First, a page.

So the monkey portraits seemed like a natural evolution of your work?

Recently, I’ve been thinking about when I used to draw doodles and sketches. I’d draw all these crazy characters: animals with clothes on, combined animals, people with strange expressions. Animals and people were on the same level. I hadn’t realized [until recently] that that was a theme running through my work from a young age. My drawing styles were pretty cartoon-y.

I like the idea of bringing your character out through photographs.

I think it’s interesting that you can look at someone’s work and know who the photographer is because he or she is projecting his or her own personality onto the subject. I think that is much more the case than when someone says, “Oh, this is an honest portrait of so-and-so.” I tend to think that photographers photograph things the way they see them or the way they want them to be. I see animals as funny characters. With the children, it’s a little different because there’s heightened emotion. I gravitate toward strong emotion and feeling.

What kinds of characters or personality did you see in the bears?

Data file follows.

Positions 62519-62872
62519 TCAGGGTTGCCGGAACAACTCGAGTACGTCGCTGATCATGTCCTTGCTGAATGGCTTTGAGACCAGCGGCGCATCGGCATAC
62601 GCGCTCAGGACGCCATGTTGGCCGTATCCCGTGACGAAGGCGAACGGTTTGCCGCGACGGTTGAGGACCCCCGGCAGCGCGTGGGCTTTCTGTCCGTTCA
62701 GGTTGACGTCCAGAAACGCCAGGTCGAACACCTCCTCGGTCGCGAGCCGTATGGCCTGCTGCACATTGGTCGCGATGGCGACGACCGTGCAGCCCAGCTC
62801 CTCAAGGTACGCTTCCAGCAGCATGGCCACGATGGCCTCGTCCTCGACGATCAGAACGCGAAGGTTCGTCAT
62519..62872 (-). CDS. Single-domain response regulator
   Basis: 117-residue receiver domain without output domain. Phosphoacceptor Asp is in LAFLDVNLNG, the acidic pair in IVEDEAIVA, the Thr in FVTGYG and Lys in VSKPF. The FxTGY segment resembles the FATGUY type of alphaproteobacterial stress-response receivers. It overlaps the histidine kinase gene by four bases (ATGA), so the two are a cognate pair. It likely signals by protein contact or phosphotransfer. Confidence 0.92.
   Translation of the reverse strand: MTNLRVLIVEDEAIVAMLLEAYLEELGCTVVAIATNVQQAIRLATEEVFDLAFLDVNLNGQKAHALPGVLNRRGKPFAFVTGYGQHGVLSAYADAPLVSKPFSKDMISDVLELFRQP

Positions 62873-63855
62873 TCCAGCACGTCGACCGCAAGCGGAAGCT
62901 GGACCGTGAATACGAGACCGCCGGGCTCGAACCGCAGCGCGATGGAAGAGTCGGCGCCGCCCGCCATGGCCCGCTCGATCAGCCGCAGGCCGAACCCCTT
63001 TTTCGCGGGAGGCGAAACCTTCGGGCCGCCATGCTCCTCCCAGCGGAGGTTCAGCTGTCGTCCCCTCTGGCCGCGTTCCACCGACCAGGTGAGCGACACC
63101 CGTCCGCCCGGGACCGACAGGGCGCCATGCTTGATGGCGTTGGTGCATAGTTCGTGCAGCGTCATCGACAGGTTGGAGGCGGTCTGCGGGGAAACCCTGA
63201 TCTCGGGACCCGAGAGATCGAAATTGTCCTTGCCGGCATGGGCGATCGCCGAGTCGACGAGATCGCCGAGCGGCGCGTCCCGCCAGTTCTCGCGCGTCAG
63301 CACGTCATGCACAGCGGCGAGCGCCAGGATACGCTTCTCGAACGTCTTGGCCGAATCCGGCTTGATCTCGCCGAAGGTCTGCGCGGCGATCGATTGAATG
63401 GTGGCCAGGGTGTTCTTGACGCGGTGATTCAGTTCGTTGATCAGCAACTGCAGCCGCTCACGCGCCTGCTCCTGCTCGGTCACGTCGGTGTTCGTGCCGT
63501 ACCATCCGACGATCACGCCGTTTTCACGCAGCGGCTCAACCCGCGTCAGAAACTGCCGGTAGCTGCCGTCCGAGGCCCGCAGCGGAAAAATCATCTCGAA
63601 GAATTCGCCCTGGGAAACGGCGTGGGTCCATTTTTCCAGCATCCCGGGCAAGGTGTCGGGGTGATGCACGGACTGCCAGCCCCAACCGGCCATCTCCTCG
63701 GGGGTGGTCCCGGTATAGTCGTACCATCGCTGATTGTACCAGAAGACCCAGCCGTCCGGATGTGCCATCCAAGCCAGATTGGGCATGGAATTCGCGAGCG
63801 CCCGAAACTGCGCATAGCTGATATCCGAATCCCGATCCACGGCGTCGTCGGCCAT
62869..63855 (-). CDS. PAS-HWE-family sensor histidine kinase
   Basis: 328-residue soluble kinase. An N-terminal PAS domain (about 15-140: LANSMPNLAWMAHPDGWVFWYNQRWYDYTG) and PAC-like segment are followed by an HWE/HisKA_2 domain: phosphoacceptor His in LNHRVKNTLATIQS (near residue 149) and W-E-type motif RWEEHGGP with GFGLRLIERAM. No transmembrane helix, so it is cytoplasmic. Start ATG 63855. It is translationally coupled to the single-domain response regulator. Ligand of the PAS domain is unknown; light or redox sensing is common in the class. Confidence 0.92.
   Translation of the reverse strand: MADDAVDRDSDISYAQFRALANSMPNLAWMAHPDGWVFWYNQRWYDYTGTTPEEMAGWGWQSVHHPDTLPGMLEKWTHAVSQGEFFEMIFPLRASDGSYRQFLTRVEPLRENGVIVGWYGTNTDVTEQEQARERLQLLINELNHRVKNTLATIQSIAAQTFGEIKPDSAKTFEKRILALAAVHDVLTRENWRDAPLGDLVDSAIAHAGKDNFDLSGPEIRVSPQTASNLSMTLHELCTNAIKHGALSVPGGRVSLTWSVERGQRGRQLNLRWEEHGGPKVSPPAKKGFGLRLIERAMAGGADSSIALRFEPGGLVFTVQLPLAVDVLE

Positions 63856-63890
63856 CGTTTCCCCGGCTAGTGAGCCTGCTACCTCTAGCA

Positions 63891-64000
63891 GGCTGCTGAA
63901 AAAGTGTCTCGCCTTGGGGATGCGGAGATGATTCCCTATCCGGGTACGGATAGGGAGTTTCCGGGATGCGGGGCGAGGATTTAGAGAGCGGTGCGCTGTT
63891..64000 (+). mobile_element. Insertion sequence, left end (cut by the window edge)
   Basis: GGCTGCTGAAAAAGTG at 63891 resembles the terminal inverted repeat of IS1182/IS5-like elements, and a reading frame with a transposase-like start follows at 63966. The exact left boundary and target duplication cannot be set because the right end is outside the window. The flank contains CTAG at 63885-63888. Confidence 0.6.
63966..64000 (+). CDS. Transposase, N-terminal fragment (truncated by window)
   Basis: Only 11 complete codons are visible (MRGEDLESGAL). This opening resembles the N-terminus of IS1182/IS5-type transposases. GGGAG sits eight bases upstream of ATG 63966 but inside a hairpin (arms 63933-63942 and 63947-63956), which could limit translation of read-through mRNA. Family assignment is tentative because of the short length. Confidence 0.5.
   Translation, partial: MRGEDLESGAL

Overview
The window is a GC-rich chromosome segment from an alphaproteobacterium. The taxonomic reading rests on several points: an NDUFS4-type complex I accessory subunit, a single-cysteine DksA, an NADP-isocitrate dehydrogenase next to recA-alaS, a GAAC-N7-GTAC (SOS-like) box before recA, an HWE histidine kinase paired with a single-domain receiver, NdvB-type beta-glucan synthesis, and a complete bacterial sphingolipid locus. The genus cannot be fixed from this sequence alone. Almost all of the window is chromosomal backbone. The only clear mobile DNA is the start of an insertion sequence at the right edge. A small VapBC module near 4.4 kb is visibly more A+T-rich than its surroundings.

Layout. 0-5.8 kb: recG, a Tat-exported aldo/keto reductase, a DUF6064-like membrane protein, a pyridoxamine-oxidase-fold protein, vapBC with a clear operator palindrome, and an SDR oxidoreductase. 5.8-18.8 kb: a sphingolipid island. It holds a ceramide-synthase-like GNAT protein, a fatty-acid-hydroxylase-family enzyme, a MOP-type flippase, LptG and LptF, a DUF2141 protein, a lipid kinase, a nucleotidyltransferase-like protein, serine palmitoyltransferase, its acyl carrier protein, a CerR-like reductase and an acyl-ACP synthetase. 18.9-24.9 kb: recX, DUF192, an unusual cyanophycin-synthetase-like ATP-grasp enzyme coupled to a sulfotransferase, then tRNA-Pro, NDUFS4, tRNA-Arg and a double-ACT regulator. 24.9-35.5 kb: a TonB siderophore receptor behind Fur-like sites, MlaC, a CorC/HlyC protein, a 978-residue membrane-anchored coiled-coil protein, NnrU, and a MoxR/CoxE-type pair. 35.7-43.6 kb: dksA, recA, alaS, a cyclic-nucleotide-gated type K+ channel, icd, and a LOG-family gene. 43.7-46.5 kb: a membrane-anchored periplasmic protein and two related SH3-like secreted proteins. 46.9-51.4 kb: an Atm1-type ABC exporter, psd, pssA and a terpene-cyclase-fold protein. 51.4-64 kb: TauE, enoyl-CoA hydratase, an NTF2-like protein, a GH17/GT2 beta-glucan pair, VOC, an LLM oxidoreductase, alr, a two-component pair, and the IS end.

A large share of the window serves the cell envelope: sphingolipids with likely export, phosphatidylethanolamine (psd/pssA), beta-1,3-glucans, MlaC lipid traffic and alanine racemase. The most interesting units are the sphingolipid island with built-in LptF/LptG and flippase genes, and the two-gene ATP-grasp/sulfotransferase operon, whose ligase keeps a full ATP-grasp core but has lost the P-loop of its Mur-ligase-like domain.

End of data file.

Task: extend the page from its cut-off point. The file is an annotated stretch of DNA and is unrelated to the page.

What’s interesting about the bears is that they’re trained to stand up and growl and look really scary and menacing, but when they’re doing it they’re totally silent. They’re just silently acting like scary grizzly bears. When I was shooting the bears, I was surprised that they’d often pose like cuddly teddy bears. I thought that was really cute and I liked the dichotomy between the two ways the bears could be. Their faces are so mushy. They can look like a growling bear at one moment and then a cuddly bear a moment later. Just like the monkeys and the apes, the bears are trained to work for food.

What attracted you to bears specifically?

After my “End Times” series, with children crying, I wanted to do more work with children, but I needed to take a break because I’d gotten such crazy backlash from people who think it’s a scandal that children cry.

I wanted to you ask you about that.

You know, children cry. My daughter was crying because she couldn’t wear tights under her pants when it was 80 degrees out. So, I joked that I was going to shoot grizzly bears because they’re safer than bloggers.

Has the controversy affected what you’ve done since?

It has. The controversy and all the internet nonsense affected me, because how could it not? I think that the photos of bears growling represent the randomly misguided rage that came at me.

But, in the future, you’d like to do more work with children?

I have children and I’m around children all the time. I’m still taking pictures of them. I have another series called “Performance” that will be shown in December in Los Angeles with the bear photos.


Rosecrans Baldwin co-founded TMN with publisher Andrew Womack in 1999. His latest book is Everything Now: Lessons From the City-State of Los Angeles. More information can be found at More by Rosecrans Baldwin